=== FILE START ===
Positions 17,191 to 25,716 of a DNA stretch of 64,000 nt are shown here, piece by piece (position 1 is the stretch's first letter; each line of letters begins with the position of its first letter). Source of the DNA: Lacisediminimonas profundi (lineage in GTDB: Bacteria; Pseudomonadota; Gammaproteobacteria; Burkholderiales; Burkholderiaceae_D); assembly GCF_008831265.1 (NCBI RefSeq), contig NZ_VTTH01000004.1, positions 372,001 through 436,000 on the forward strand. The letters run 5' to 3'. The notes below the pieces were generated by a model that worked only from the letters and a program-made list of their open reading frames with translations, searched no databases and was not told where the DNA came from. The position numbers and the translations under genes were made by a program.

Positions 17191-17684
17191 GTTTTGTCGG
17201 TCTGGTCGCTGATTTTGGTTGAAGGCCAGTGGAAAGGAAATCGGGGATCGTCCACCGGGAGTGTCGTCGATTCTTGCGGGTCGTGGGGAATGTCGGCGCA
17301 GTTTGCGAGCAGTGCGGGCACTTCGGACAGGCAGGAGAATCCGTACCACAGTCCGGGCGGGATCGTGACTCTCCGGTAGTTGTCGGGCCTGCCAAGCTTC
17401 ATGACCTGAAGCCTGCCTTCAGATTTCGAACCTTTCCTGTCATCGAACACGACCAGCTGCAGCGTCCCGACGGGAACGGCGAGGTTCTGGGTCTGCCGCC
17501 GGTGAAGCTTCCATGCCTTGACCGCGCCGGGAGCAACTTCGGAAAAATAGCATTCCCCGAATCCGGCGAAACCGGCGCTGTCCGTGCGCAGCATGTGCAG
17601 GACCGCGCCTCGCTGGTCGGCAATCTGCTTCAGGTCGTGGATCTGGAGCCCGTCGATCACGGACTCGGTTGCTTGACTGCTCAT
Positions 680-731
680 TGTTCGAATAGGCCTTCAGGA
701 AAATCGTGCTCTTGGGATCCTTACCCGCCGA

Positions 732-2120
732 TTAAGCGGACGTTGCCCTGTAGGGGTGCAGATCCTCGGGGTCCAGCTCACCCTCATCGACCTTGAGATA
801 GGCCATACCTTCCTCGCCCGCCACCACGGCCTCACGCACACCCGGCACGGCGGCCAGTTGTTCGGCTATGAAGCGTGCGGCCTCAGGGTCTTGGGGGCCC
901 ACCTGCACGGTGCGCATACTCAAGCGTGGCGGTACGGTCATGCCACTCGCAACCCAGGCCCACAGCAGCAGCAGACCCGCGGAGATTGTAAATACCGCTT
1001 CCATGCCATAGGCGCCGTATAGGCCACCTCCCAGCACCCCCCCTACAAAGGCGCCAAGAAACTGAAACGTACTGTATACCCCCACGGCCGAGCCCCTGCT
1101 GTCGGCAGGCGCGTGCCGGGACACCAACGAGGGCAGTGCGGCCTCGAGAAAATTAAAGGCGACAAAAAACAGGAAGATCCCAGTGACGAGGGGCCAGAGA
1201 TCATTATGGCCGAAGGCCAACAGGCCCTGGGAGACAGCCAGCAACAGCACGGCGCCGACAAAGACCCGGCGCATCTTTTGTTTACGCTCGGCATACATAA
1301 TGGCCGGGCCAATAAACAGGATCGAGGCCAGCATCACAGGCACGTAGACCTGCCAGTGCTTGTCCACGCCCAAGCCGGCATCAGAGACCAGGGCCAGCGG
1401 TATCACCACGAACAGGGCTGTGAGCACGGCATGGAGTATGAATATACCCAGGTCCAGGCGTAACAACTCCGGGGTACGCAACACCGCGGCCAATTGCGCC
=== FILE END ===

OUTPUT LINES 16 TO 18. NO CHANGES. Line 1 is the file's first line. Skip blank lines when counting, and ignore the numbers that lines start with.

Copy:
1001 CCATGCCATAGGCGCCGTATAGGCCACCTCCCAGCACCCCCCCTACAAAGGCGCCAAGAAACTGAAACGTACTGTATACCCCCACGGCCGAGCCCCTGCT
1101 GTCGGCAGGCGCGTGCCGGGACACCAACGAGGGCAGTGCGGCCTCGAGAAAATTAAAGGCGACAAAAAACAGGAAGATCCCAGTGACGAGGGGCCAGAGA
1201 TCATTATGGCCGAAGGCCAACAGGCCCTGGGAGACAGCCAGCAACAGCACGGCGCCGACAAAGACCCGGCGCATCTTTTGTTTACGCTCGGCATACATAA